Sunday, July 24, 2011

Brids of a Feather and the Playthings of the 12/ Part 4

By Brian George

Once, transported from the Earth by a tornado, I found myself on the field of a great battle. It was Gotterdamerung or the battle at Kurukshetra, or some other even more archaic conflict, in which the fate of the 3 Worlds hung in the balance.

The whole of recorded history was played fast-forward on a VCR. Each atom was clearly visible.

It was humans who were then in charge. Their pregnant emptiness gave birth to the gods, who were then little more than mechanical contraptions. They had not yet stolen the keys to DNA, or removed 10 of its strands, or reclassified almost 90 percent of its information as “junk.” Death was then a branch of yoga. War was the way the preexistent played. Magicians danced on the black waters of the ocean.

Somehow driven from behind, they competed to reinvent the wheel. Ecstasy drove the brave to throw away their omnipotence.

Absent for millennia, I, the Aeon, had returned just a moment later to the field of a great battle—perhaps slightly the worse for wear.

Cities flew, as planets fell. The scene was bathed in the rays of an alternate sun. As if illuminated from the inside out, all colors were painfully bright. Stupid me—it was my race that had weaponized the rainbow! Banners crackled like bursts of lightning through the air.

Quite oddly, as I found myself projected headlong into the action, my body seemed to move without me; each world-destroying movement flashing into the next. Like the violence itself, my eyes seemed to spin in all directions simultaneously. Feinting West, I performed the martial pranayama of the Vrishnis. Lunging East, I enacted the occult taunts of the Andhakas. I could hear each strophe from the Ur-Text clicking into place. It was hard to believe that I was not already dead. A large portion of the warriors had the heads of “animals.” Snake-men and bird-men and boar-men and lion-men attacked me from all sides.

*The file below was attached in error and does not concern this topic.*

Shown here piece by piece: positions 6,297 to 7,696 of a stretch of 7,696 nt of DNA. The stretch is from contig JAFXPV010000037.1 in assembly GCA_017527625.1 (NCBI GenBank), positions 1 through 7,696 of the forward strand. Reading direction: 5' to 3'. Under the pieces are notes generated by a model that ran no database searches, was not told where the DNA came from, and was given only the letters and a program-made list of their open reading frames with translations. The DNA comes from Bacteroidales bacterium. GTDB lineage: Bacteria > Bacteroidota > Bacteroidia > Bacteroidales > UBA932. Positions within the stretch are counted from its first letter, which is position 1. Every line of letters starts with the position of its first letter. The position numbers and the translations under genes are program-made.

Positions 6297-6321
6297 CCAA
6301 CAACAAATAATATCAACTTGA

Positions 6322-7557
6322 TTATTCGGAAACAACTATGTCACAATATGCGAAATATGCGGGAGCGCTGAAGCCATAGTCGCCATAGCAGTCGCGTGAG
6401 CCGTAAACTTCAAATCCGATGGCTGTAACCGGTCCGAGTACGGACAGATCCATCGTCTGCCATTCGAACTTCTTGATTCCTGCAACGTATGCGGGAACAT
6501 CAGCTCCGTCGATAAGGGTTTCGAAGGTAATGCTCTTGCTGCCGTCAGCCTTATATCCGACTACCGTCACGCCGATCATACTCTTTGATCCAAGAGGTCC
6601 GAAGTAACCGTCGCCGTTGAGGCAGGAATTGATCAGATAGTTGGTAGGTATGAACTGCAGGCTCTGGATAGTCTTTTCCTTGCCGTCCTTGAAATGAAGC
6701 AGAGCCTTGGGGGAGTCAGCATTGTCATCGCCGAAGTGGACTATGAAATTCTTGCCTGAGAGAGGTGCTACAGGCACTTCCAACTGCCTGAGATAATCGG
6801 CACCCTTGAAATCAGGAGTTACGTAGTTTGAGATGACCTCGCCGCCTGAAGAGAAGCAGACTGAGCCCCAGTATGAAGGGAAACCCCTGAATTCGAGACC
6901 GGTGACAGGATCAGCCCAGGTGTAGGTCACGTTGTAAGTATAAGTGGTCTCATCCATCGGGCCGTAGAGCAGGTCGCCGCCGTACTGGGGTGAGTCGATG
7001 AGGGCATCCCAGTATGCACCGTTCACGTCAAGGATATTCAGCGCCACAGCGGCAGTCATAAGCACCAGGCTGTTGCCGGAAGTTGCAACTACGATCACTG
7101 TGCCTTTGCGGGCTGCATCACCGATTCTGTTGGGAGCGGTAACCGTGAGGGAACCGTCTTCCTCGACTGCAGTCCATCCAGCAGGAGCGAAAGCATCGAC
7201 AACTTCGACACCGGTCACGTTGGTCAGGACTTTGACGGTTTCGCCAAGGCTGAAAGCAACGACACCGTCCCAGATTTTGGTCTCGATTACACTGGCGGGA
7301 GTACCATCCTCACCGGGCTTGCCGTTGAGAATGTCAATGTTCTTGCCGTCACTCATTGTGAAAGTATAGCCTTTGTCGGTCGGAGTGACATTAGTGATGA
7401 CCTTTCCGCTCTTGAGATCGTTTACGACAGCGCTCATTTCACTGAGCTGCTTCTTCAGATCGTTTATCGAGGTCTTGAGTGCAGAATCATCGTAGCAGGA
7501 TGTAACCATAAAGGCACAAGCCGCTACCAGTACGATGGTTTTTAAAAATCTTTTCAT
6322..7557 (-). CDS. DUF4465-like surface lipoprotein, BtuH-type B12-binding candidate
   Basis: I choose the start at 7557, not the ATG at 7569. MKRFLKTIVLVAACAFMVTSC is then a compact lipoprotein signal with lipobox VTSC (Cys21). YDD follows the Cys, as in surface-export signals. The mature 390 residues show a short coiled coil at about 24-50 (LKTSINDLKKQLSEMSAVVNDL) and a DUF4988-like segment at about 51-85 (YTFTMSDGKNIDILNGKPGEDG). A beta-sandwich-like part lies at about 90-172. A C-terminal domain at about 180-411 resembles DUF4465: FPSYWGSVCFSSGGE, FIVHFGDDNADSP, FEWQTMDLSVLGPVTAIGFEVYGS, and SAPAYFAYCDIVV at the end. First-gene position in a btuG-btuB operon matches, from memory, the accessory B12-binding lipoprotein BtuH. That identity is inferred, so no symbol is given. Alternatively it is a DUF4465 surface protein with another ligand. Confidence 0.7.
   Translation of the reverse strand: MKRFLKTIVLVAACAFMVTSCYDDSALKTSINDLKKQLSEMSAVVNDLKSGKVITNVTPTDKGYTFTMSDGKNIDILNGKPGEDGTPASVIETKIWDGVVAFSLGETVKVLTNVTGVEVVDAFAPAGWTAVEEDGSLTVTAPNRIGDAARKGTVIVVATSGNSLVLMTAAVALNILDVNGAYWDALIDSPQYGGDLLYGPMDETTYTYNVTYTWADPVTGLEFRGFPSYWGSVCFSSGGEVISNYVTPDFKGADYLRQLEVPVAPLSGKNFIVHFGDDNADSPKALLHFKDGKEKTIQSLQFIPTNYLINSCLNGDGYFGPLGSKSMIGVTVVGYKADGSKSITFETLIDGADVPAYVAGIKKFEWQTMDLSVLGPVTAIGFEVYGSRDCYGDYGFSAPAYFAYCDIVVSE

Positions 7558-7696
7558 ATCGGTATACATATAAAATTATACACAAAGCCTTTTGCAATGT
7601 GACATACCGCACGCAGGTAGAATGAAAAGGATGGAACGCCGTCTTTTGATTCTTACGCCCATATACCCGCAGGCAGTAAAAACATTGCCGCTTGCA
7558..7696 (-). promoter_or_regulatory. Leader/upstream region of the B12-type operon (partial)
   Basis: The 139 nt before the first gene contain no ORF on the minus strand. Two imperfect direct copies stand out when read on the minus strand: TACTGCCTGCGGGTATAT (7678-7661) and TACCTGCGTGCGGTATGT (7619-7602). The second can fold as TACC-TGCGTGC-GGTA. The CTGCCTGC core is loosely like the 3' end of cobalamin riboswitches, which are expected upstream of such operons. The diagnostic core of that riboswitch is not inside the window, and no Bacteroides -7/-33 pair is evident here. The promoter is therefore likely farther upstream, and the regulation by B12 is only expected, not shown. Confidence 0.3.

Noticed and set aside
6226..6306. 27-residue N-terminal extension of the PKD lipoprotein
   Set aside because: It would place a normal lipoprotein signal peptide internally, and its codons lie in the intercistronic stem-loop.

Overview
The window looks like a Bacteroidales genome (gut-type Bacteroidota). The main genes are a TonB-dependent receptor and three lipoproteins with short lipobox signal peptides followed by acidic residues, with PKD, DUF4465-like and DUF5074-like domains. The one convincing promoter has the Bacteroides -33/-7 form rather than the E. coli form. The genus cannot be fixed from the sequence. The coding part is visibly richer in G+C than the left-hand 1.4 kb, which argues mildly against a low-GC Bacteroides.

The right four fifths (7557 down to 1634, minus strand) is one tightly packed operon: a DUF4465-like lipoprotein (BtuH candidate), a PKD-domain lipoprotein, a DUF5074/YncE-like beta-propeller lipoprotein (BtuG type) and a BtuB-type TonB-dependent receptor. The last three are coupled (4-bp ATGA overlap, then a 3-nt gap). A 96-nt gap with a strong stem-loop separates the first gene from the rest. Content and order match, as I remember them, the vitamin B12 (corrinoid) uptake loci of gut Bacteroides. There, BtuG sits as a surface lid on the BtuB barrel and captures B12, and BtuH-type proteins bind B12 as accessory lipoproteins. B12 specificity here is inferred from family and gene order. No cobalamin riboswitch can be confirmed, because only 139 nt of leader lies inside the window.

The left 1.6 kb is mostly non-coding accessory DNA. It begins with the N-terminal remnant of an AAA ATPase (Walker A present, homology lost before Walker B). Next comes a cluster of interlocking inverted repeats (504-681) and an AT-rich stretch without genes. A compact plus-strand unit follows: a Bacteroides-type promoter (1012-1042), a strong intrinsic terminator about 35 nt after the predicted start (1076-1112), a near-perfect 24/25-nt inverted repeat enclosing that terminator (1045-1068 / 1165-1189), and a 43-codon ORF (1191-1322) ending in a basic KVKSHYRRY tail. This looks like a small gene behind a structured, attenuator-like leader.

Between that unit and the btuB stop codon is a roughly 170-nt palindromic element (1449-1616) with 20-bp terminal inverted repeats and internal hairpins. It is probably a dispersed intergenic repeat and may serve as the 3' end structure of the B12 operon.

Spears were inserted into my abdomen, and then withdrawn. I was relieved to see that my intestines were still on the inside of my body; recombinant feet by the millions had not yet trampled them. I was struck by swords and halberds and even more exotic weapons—blows that should have taken off my arms and legs, to leave me no more than a screaming torso.

At last, unable to withstand the convulsive flood of energy, I simply fell to the ground, staring, and did my best to prepare for death.

Out of nowhere, I heard the following: “Do you think he knows who we are?” “No, he can’t even hear us.” “Well, I guess we’ll have to rescue him anyway.”—Behind me and to the left, two bird-headed humanoids were standing motionless in the sky. The arms of one were folded. The other pointed to where I lay in a spasming heap. “Watch and learn, you stupid child!” The taller of the two birds knelt before me. Bowing his head, and throwing out his arms, he asked that his friend should help to illustrate the lesson; “With no hesitation do what must be done.” The short bird then circumscribed the cranium of the tall bird with a blade. “You, take it off!” he ordered.

I suspected that this action would result in a horrible sucking sound.

Instead of doing what I was told, I placed my thumbs upon the center of his head, with my hands gently circling around it. I then slowly pulled my thumbs apart, as though I were opening the aperture of a camera. Wave upon wave, the light of 10,000 suns flooded out and over me from the finally wide-open skull. This, I suddenly understood, was the first and most harmonious version of Hiroshima; the illumination toward witch our splitting of the atom points. Standing just behind, and speaking into my ear, the shorter of the bird men said, “You are not as weak as you think!”

(Illustration: Brian George, Tornado with rainbow figures, 2004)
New posts every 2-3 days on my blog Masks of Origin

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